Nought to crow about
Tom Sykes chases corvids on a Highland estate and reflects on how it differs from his standard hunting techniques
After a two-and-a-half-hour drive, I rendezvoused with the keepers at their workshop around 8am to get the intelligence I needed on where to start my search for the crows. The estate covers thousands of acres of open hill, established woodland, clear fell, new plantations and lochs, meaning any information on the crows’ general movements were greatly appreciated to help narrow down the search and help me compile a plan of attack.
The initial sightings appeared to be varied and all over the estate, and there was no evidence to tie the birds to a particular location. After a discussion, we decided that the best plan was to head up the estate’s internal track on to the hill and head to the furthest plantation, where the hooded crows had been seen most frequently.
The intel gathered and a rough plan in place, the next port of call was to head to the estate rifle range for a quick zero. I was ‘tooled up’ for any eventuality as I had the Mossberg 500 pump with plenty of hard-hitting 35g No 5 Gamebore Pigeon Extremes, my little CZ 455 .17HMR and the Tikka T3x lite 6.5 Creedmoor on the off-chance of a fox or for a super longrange crow.
I had recently tinkered with the scope on the .17HMR and wanted to ensure that the zero was still bob on. The estate’s range has a number of steel deer targets set at different intervals – 100, 150 and 200 yards, which I utilised. Shooting the steel targets was a quick way to check that everything was zeroed, as the bullet strikes were easily observed from a distance.
Time passed and I realised that things wouldn’t change in a hurry, so I decided to move locations and try another strategy. I retreated further down the hill until I was in an area with clear fell on one side and a banking of established woodland on the other. This paid off as I finally spotted movement around the skyline of the clear fell. It was a small group of up to eight birds that appeared to be milling around, landing and then moving on further up the ridgeline parallel to the road. I decided to move up the hill and set an ambush.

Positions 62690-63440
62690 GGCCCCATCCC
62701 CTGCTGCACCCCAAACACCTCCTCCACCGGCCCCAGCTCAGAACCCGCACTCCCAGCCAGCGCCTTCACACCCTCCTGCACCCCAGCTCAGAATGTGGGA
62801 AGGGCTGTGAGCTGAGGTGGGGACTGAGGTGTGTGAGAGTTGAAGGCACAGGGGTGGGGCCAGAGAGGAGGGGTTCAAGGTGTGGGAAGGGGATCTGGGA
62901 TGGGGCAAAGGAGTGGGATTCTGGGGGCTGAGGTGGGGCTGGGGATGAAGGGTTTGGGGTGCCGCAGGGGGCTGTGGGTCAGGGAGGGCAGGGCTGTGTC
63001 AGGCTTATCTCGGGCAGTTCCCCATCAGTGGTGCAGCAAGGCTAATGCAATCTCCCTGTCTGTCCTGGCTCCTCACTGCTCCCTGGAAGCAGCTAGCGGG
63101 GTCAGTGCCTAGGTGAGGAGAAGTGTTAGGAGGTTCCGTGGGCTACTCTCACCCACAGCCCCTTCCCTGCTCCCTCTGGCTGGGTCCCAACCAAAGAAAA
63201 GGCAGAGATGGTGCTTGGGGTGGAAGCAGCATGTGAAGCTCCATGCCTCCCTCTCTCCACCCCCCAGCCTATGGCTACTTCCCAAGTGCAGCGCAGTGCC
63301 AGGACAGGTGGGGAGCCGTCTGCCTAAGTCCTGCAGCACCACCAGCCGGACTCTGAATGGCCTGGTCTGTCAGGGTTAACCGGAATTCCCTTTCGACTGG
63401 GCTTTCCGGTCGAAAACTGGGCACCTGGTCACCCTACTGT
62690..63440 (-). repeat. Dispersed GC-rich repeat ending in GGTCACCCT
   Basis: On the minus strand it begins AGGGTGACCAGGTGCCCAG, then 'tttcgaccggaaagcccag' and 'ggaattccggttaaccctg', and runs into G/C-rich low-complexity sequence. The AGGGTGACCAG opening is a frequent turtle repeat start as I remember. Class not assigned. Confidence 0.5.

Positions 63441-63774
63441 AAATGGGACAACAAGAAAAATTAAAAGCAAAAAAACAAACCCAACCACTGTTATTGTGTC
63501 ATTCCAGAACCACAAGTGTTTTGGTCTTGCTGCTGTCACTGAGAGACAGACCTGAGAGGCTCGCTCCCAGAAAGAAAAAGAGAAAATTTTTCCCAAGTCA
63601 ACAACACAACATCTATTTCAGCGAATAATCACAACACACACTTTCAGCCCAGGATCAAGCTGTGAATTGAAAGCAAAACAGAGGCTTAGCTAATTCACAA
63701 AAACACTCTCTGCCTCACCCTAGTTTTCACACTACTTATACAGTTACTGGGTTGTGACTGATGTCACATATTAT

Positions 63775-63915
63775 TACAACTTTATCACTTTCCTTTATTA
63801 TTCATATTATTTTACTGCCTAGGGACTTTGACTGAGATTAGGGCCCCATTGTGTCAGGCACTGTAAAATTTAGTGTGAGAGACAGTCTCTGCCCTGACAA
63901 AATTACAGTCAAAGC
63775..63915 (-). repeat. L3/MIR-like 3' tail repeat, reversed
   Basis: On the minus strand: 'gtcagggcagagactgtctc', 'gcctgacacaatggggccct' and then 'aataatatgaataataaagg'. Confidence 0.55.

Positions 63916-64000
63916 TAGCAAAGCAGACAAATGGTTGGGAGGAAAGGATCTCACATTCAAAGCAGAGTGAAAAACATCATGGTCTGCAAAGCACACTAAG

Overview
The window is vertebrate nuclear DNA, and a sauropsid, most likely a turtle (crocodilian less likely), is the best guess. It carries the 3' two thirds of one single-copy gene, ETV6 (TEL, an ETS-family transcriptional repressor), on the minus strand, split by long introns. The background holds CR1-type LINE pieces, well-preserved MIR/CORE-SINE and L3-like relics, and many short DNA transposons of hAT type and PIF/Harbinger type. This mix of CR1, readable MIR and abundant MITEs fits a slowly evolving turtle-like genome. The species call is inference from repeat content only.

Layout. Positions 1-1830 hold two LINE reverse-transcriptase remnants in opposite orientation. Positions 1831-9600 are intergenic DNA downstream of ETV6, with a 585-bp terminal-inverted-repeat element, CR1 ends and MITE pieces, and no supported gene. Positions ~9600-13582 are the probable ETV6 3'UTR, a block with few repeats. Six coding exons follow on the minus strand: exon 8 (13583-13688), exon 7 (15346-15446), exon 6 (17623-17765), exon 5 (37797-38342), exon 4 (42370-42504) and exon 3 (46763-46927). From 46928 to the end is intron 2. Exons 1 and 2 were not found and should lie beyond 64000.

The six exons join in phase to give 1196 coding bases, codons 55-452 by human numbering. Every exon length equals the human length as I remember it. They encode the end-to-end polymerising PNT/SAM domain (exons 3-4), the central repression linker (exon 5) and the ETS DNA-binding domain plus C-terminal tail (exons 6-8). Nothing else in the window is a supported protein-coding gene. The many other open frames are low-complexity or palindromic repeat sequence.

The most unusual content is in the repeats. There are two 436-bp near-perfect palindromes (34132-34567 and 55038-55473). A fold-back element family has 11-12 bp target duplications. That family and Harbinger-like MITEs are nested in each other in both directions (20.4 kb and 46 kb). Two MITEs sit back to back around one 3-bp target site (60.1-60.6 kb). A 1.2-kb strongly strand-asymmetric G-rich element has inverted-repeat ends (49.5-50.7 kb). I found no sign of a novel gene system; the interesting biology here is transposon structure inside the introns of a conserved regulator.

I waited patiently, scanning the horizon with the binoculars. Despite being a few hundred yards away, I started to vigorously voice call, replicating a semi-distressed crow. It was only a short while until I had their attention and they began to call as they headed my way. I tried to tuck myself under the cover of rocks as the birds closed the distance.
I peered over the rock and locked in on one of the crows heading my way. Just before I mounted the gun, I was spotted by a flanking bird that caught my eye off to the left at the last minute, resulting in the whole flock flaring. I mounted the gun but couldn’t find the sweet spot to shoot, ensuring the birds escaped unscathed.
I finished the day off with a potter through the woods on the off-chance of catching a bird or two off-guard. I reflected on how things are different up here in Scotland, with this type of crow shooting being more similar to wildfowling, where you might only get one chance at a shot, and failure seems to sting that little bit harder. I have had many days where corvids have spotted me before I get the opportunity to shoot, but this is generally overcome by hunkering down and waiting for the next bird to head into the decoys, where you can learn and make up for your mistakes.